In the 1870s, Elisha Gray and Alexander Graham Bell independently designed devices that could transmit speech electrically. Both men rushed their respective designs for these prototype telephones to the patent office within hours of each other. Bell patented his telephone first and later emerged the victor in a legal dispute with Gray.
Today, Bell's name is synonymous with the telephone, while Gray is largely forgotten. However, the story of who invented the telephone goes beyond these two men.
Alexander Graham Bell was born on March 3, 1847, in Edinburgh, Scotland. He was immersed in the study of sound from the beginning. His father, uncle, and grandfather were authorities on elocution and speech therapy for the deaf. It was understood that Bell would follow in the family footsteps after finishing college. But after Bell's two other brothers died of tuberculosis, Bell and his parents decided to immigrate to Canada in 1870.
After a brief period of living in Ontario, the Bells moved to Boston where they established speech-therapy practices specializing in teaching deaf children to speak. One of Alexander Graham Bell's pupils was a young Helen Keller, who when they met was not only blind and deaf but also unable to speak.
Although working with the deaf would remain Bell's principal source of income, he continued to pursue his own studies of sound on the side. Bell's unceasing scientific curiosity led to theinvention of the photophone, significant commercial improvements in Thomas Edison's phonograph, and to the development of his own flying machine just six years after the Wright Brothers launched their plane at Kitty Hawk. As President James Garfield lay dying of an assassin's bullet in 1881, Bell hurriedly invented a metal detector in an unsuccessful attempt to locate the fatal slug.
From Telegraph to Telephone
The telegraph and telephone are both wire-based electrical systems. Alexander Graham Bell's success with the telephone came as a direct result of his attempts to improve the telegraph. When he began experimenting with electrical signals, the telegraph had been an established means of communication for some 30 years. Although a highly successful system, the telegraph was basically limited to receiving and sending one message at a time.
Bell's extensive knowledge of the nature of sound and his understanding of music enabled him to consider the possibility of transmitting multiple messages over the same wire at the same time. Although the idea of a "multiple telegraph" had been in existence for some time, it was purely conjecture as no one had been able to fabricate one—until Bell. His "harmonic telegraph" was based on the principle that several notes could be sent simultaneously along the same wire if the notes or signals differed in pitch.
Talk With Electricity
By October 1874, Bell's research had progressed to the extent that he could inform his future father-in-law, Boston attorney Gardiner Greene Hubbard, about the possibility of a multiple telegraph. Hubbard, who resented the absolute control then exerted by the Western Union Telegraph Company, instantly saw the potential for breaking such a monopoly and gave Bell the financial backing he needed.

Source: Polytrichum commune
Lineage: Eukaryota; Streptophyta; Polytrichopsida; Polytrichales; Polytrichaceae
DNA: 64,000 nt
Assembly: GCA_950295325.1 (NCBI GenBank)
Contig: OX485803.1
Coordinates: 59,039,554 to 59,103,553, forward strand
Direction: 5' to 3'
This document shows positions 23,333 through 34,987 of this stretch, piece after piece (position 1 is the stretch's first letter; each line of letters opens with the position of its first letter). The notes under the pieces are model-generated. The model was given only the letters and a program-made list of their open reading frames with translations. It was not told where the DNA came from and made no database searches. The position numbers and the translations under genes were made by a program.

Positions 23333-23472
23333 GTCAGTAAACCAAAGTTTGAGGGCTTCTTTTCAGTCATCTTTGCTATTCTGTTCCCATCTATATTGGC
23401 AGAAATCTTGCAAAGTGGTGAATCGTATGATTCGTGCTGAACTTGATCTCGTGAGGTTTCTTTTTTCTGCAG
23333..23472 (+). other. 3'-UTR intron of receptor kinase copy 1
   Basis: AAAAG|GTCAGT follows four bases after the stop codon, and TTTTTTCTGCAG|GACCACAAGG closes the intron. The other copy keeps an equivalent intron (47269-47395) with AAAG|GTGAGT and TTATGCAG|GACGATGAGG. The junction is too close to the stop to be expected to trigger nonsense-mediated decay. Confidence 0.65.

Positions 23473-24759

Bell proceeded with his work on the multiple telegraph but did not tell Hubbard that he and Thomas Watson, a young electrician whose services he had enlisted, were also developing a device that would transmit speech electrically. While Watson worked on the harmonic telegraph at the insistent urging of Hubbard and other backers, Bell secretly met in March 1875 with Joseph Henry, the respected director of the Smithsonian Institution, who listened to Bell's ideas for a telephone and offered encouraging words. Spurred on by Henry's positive opinion, Bell and Watson continued their work.
By June 1875, the goal of creating a device that would transmit speech electrically was about to be realized. They had proven that different tones would vary the strength of an electric current in a wire. To achieve success, therefore, they needed only build a working transmitter with a membrane capable of varying electronic currents and a receiver that would reproduce these variations in audible frequencies.
"Mr. Watson, Come Here"
On June 2, 1875, while experimenting with the harmonic telegraph, the men discovered that sound could be transmitted over a wire completely by accident. Watson was trying to loosen a reed that had been wound around a transmitter when he plucked it by accident. The vibration produced by that gesture traveled along the wire into a second device in the other room where Bell was working.
The "twang" Bell heard was all the inspiration that he and Watson needed to accelerate their work. They continued to work into the next year. Bell recounted the critical moment in his journal:"I then shouted into M [the mouthpiece] the following sentence: 'Mr. Watson, come here—I want to see you.' To my delight, he came and declared that he had heard and understood what I said."
The first telephone call had just been made.
The Telephone Network Is Born
Bell patented his device on March 7, 1876, and it quickly began to spread. By 1877, construction of the first regular telephone line from Boston to Somerville, Massachusetts, had been completed. By the end of 1880, there were over 49,000 telephones in the United States. The following year, telephone service between Boston and Providence,Rhode Island, had been established. Service between New York and Chicago started in 1892 and between New York and Boston in 1894. Transcontinental service began in 1915.
Bell founded his Bell Telephone Company in 1877. As the industry rapidly expanded, Bell quickly bought out competitors. After a series of mergers, the American Telephone and Telegraph Co.—the forerunner of today's AT&T—was incorporated in 1880. Because Bell controlled the intellectual property and patents behind the telephone system, AT&T had a de facto monopoly over the young industry. It would maintain its control over the U.S. telephone market until 1984 when a settlement with the U.S. Department of Justice forced AT&T to end its control over state markets.